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Mosque in Waleed 

I always thought it was a joke.  Iraqi men would ask me if I was married.  When I said, “yes”, they would ask me how many wives.  We both laughed a little.  Then a couple of weeks ago, I thought I would play along with the joke and when they told me that they were married, I asked the same question about wives.  To my surprise, it had been a serious question and almost everybody has more than one.  It should not have come as a surprise.  This is a Muslim country and the men I meet are usually well off and so are the kinds of guys who can afford larger families, but somehow it never really occurred to me.

Some of these guys are very active.  One old toothless sheik has a very young son from a very young new wife.  While I suspect it is possible that there might be more men on the job, nobody is particularly surprised by this.  A local mayor mentioned in passing that he had three wives and fourteen kids.  He also said, perfunctorily, that he was getting married next week.  When I pressed him on the fact that he didn’t seem that excited, he explained that he was just marrying his sister in law.  His brother had died and somebody had to take care of her.  He got the job to keep it all in the family. 

The extended family is one of the pillars of the polygamy.  We tend to project the system into the American context of a nuclear family just with a couple additional women.  That is not really how it works here.  It is more of a welfare system married (literally) to a system of tribal or dynastic alliances.  Tribal affiliation is the key to success for individuals.  You can be born into a tribe or you can marry into a tribe and if you are particularly clever you can marry into up to four tribes.   This both complicates and simplifies genealogy because after a few generations there are lots of overlaps, so you have fewer family lines but a lot more permutations among them.

If you assume that there is rough gender parity for 18-25 year-olds, polygamy means that if some guys get two or three wives, others don’t get any at all, or at least they have to pick up the older women from the age groups where women come to outnumber men.  I suppose in a culture where a lot of men died in warfare, such a system works out well.  I recall reading about the Blackfoot Indians of Montana.  They were a particularly warlike people and sometimes as many as 2/3 of the male population was killed in the low-level but perpetual warfare they favored.  No matter.  The remaining men did triple duty and each generation was as big as the one previous.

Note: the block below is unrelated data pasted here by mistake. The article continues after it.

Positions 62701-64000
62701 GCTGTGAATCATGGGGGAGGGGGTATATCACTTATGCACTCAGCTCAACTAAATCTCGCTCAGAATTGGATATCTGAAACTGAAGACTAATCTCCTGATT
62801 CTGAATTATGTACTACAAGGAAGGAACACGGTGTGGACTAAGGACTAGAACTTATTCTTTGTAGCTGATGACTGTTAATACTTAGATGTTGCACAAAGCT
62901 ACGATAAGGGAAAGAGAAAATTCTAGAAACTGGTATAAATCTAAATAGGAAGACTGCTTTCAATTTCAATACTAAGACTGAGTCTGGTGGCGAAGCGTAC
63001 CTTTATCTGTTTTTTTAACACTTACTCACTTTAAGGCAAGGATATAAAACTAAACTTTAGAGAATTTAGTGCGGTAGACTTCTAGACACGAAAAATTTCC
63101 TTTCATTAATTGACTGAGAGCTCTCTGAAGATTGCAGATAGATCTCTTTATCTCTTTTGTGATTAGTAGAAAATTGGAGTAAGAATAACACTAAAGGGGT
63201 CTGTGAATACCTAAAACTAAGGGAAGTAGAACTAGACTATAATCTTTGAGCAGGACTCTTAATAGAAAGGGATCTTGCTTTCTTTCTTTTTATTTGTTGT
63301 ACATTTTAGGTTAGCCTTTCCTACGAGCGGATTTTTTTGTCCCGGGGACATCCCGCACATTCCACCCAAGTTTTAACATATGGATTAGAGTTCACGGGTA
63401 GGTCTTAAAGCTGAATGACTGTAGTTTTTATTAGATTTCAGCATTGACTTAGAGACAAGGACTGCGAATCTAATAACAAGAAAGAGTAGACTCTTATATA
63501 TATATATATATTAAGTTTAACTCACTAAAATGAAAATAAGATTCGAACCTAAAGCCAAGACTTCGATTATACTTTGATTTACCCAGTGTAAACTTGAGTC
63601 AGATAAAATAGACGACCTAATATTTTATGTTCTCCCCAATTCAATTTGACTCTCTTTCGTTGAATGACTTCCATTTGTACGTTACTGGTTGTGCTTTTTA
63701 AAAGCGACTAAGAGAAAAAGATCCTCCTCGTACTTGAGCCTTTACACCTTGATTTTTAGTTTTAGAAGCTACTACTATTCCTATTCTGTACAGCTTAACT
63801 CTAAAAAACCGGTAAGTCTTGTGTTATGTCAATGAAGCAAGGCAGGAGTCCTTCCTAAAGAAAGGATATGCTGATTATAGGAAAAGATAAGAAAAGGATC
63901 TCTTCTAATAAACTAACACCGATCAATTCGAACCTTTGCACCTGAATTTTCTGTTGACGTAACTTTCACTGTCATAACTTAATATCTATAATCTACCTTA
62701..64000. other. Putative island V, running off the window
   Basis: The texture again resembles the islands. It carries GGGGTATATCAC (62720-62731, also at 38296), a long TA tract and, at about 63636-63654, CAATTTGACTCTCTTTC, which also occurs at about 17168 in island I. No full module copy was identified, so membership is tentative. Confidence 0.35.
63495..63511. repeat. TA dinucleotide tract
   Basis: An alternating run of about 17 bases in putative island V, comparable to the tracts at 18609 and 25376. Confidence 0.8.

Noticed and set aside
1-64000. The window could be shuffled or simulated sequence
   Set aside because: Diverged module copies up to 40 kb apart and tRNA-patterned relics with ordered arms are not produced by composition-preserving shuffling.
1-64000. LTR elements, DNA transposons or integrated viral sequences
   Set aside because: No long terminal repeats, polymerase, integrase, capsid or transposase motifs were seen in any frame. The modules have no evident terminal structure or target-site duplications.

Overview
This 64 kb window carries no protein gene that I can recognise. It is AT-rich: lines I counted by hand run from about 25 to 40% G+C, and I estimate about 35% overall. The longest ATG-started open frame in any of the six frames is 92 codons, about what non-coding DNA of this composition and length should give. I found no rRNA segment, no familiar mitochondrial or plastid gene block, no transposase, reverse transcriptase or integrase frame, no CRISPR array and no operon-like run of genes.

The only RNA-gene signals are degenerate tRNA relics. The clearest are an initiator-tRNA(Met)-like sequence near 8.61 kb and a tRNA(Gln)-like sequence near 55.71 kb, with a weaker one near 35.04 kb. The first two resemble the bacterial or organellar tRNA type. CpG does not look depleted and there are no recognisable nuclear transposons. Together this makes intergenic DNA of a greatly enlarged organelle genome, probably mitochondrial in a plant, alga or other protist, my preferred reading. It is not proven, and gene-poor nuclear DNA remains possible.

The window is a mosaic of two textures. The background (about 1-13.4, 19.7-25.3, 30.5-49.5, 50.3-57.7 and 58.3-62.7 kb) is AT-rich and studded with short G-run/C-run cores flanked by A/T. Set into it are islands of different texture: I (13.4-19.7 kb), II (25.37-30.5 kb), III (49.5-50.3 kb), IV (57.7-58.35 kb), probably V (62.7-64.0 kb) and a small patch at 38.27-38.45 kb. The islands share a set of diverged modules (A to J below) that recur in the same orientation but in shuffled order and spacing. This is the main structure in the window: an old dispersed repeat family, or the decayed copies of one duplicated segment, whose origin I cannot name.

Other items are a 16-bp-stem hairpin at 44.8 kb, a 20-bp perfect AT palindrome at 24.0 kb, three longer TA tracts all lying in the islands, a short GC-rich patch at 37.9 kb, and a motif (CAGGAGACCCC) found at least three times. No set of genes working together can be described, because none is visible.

I don’t think this is the way it is working in Iraq.  It is just the traditional Muslim practice and seems fairly routine & uncontraversial at least among the men of western Al Anbar. 

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Disclaimer: I'm not knocking you or men.

In a society where the majority of women have no way to produce a very much wealth then polygamy makes sense as a social responsibility.

Having been raised by my father( who was the dominant influence in my life) to believe that I had significant contributions to make to society and business, I find the prospect of being unable to produce wealth and held to a lower social status because I am a woman absolutely horrifying.

I think that is as much the reason for my dislike of polygamy,as the concept of not having that one soulmate.

The Marines I know who have been in Iraq have told me it was considered disrespectful to speak of other men's wives. Well, actually, it was o.k. for the Iraqis to ask about the Americans' wives but not the other way around. So how is it that you have been able to have these conversations about wives without being told that it is not respectful?

I don't mean to be rude, but is it an age thing? The Marines I know are in their low to mid 30s. Is it culturally o.k. to talk about wives if you are 40s and above?


John Matel responds

It may well be an age thing. This guys seem eager to talk (brag?) about thier wives and families.

In their training the Marines I know have been taught not to broach the subject of wives. One less point of contention type thing.

As well, in some parts of Iraq a man is not considered mature until he is 40.


John Matel responds

I guess it is because I am old. Also, as a diplomat my portfolio is a little different.

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